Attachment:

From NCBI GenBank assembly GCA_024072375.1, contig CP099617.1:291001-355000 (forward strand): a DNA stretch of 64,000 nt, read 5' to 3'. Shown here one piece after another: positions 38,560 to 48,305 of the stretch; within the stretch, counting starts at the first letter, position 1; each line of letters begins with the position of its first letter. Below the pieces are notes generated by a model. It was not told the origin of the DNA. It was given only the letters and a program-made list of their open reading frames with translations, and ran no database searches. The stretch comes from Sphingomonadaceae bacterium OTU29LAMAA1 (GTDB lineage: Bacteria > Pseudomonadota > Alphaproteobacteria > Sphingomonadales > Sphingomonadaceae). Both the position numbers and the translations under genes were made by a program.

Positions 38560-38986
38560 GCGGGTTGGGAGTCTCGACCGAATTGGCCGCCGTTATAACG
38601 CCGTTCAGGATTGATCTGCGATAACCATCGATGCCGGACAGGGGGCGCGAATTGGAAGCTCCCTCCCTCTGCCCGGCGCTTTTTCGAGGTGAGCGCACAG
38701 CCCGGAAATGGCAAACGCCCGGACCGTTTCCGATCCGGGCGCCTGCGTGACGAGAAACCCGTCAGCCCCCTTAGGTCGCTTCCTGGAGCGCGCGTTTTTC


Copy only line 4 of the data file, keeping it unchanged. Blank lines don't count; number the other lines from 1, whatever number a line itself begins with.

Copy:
38601 CCGTTCAGGATTGATCTGCGATAACCATCGATGCCGGACAGGGGGCGCGAATTGGAAGCTCCCTCCCTCTGCCCGGCGCTTTTTCGAGGTGAGCGCACAG